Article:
Washington State is preparing to launch a new program aimed at educating the public about the dangers of releasing exotic pets outdoors.
Many dangers face wildlife when exotic animals enter the picture. Both the native flora and fauna, and the unwanted pet itself, can find themselves struggling to survive. Abandoned pets are an easy meal to predators they've never seen.
The varied climate in Washington sees hot, dry summers and cold, wet winters that make it difficult for animals of other climates and ecosystems to adapt. Additionally, they might lack sufficient food sources or simply not know how to scavenge or hunt for food having been reared as a pet.
Invasive animals can also push out native species through competition of resources or physical altercations. Common pets like domestic rabbits and less common pets like the nutria, a rodent of South America, are often spotted in Washington.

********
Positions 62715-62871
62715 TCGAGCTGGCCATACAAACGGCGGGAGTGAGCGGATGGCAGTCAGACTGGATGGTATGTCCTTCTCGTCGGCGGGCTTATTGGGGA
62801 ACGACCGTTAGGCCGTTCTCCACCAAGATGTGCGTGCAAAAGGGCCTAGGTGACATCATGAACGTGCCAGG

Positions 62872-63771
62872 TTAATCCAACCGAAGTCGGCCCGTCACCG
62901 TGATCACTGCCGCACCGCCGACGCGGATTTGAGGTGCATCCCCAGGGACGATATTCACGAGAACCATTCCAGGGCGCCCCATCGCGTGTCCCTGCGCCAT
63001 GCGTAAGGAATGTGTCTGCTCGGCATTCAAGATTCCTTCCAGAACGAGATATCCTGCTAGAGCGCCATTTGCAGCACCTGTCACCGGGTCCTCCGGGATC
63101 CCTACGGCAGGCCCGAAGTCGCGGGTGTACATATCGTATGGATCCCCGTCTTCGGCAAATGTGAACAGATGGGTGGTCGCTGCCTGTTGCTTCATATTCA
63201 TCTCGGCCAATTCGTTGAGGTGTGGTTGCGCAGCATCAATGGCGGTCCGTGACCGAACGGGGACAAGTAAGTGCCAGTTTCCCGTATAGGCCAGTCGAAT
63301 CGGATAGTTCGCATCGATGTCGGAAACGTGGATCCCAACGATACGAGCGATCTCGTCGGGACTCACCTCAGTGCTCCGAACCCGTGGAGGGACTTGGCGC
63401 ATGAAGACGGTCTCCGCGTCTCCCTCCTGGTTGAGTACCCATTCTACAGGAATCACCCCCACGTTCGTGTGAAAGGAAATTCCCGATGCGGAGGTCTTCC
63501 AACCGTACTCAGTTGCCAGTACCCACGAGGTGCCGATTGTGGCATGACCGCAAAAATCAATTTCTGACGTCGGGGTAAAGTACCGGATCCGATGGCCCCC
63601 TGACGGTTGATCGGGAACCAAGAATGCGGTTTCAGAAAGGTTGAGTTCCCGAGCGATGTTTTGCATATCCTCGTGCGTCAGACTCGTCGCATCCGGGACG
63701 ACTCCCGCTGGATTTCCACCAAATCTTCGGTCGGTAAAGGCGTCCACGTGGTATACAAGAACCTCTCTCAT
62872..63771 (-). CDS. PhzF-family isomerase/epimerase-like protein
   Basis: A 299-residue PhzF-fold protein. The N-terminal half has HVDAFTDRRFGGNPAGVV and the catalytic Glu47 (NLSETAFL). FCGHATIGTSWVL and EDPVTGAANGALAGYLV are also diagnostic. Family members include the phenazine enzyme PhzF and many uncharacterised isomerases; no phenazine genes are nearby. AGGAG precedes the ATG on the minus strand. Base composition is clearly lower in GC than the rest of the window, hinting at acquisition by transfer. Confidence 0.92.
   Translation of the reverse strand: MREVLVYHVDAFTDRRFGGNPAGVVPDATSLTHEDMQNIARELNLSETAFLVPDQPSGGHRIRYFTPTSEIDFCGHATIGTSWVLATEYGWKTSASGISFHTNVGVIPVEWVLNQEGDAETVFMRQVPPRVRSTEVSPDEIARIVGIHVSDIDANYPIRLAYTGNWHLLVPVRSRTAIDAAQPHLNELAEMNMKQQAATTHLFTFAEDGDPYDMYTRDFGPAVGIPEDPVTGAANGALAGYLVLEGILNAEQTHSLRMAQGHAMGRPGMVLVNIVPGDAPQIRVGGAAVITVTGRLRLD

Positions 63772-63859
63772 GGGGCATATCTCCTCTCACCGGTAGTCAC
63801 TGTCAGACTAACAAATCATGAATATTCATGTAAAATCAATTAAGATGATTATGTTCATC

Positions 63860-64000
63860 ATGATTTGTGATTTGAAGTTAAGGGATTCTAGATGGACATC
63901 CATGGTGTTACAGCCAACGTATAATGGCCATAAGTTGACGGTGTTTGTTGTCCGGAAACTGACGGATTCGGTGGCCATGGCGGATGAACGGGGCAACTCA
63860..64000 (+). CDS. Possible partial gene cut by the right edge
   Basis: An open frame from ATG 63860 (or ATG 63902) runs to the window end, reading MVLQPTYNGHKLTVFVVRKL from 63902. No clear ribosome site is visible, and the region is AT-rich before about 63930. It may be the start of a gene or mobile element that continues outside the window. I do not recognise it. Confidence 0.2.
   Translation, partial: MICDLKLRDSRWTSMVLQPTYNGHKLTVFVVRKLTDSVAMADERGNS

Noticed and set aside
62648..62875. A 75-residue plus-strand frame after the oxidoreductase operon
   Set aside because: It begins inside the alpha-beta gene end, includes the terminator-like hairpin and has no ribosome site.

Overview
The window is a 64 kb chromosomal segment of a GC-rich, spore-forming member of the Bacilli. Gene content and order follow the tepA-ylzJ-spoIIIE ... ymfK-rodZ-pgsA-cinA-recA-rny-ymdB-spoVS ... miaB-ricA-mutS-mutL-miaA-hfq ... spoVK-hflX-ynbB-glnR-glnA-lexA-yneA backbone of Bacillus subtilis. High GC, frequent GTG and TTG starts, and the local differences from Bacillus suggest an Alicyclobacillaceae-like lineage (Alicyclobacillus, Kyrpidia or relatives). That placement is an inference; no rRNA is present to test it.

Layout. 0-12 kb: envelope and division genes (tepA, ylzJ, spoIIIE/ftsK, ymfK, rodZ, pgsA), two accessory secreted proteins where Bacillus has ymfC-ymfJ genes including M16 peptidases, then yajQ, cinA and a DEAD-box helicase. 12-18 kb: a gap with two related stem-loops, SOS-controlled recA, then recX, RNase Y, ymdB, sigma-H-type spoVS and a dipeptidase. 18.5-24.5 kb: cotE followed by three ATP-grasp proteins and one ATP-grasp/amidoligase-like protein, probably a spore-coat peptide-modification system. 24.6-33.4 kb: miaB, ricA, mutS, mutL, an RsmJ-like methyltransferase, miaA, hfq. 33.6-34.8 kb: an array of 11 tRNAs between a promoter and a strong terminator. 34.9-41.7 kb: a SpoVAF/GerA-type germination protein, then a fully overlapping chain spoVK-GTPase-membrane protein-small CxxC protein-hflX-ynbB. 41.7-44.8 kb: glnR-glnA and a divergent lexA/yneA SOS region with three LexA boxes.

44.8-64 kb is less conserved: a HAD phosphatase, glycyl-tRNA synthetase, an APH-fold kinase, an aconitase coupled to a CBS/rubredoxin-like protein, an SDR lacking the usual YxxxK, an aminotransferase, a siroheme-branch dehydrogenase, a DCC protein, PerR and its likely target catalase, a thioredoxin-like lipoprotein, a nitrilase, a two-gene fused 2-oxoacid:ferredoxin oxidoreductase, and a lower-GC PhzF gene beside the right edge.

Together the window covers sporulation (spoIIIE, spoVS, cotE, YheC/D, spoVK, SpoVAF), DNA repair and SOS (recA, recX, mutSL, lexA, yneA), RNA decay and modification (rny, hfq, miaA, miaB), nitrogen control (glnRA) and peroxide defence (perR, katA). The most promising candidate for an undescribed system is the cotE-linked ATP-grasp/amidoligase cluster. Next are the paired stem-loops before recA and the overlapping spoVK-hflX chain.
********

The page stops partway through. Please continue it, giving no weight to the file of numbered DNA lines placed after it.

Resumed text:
The Don't Let It Loose campaign will advocate against releasing exotic pets into the wild and provide an online map for contacts within the state that are trained in exotic animal care, from veterinary clinics to animal shelters to concerned individuals. Some of the locations will take in pets in need of re-homing while other locations can act as a reference point for where to go or what to do. Residents are also encouraged to report sightings of non-native species .
If you live in Washington state and can take in or provide information on exotic pets, fill out the online survey here.
Have you seen an invasive species in the wild? Tell us what and where in the comments below.
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